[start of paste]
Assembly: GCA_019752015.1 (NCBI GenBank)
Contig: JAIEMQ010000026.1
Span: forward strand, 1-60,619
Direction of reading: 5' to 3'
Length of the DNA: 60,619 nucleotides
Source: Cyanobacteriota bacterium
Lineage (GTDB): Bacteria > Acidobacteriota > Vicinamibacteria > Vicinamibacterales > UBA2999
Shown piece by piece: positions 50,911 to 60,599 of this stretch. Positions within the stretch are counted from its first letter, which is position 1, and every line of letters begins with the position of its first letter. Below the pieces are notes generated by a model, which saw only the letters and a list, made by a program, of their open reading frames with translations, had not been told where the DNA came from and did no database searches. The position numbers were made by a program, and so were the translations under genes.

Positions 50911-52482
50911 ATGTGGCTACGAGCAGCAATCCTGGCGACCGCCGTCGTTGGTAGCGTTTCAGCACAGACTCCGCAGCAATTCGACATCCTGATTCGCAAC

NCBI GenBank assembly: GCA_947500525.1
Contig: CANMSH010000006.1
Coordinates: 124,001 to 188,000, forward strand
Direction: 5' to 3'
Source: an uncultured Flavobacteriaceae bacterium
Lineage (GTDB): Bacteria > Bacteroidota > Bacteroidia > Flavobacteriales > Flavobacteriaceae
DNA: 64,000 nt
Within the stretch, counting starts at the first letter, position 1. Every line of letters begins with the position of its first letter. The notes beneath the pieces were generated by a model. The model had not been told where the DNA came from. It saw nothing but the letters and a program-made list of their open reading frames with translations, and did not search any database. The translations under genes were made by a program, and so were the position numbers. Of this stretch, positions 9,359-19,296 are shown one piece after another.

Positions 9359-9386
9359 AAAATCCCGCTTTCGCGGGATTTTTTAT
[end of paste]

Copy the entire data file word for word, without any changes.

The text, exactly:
Assembly: GCA_019752015.1 (NCBI GenBank)
Contig: JAIEMQ010000026.1
Span: forward strand, 1-60,619
Direction of reading: 5' to 3'
Length of the DNA: 60,619 nucleotides
Source: Cyanobacteriota bacterium
Lineage (GTDB): Bacteria > Acidobacteriota > Vicinamibacteria > Vicinamibacterales > UBA2999
Shown piece by piece: positions 50,911 to 60,599 of this stretch. Positions within the stretch are counted from its first letter, which is position 1, and every line of letters begins with the position of its first letter. Below the pieces are notes generated by a model, which saw only the letters and a list, made by a program, of their open reading frames with translations, had not been told where the DNA came from and did no database searches. The position numbers were made by a program, and so were the translations under genes.

Positions 50911-52482
50911 ATGTGGCTACGAGCAGCAATCCTGGCGACCGCCGTCGTTGGTAGCGTTTCAGCACAGACTCCGCAGCAATTCGACATCCTGATTCGCAAC

NCBI GenBank assembly: GCA_947500525.1
Contig: CANMSH010000006.1
Coordinates: 124,001 to 188,000, forward strand
Direction: 5' to 3'
Source: an uncultured Flavobacteriaceae bacterium
Lineage (GTDB): Bacteria > Bacteroidota > Bacteroidia > Flavobacteriales > Flavobacteriaceae
DNA: 64,000 nt
Within the stretch, counting starts at the first letter, position 1. Every line of letters begins with the position of its first letter. The notes beneath the pieces were generated by a model. The model had not been told where the DNA came from. It saw nothing but the letters and a program-made list of their open reading frames with translations, and did not search any database. The translations under genes were made by a program, and so were the position numbers. Of this stretch, positions 9,359-19,296 are shown one piece after another.

Positions 9359-9386
9359 AAAATCCCGCTTTCGCGGGATTTTTTAT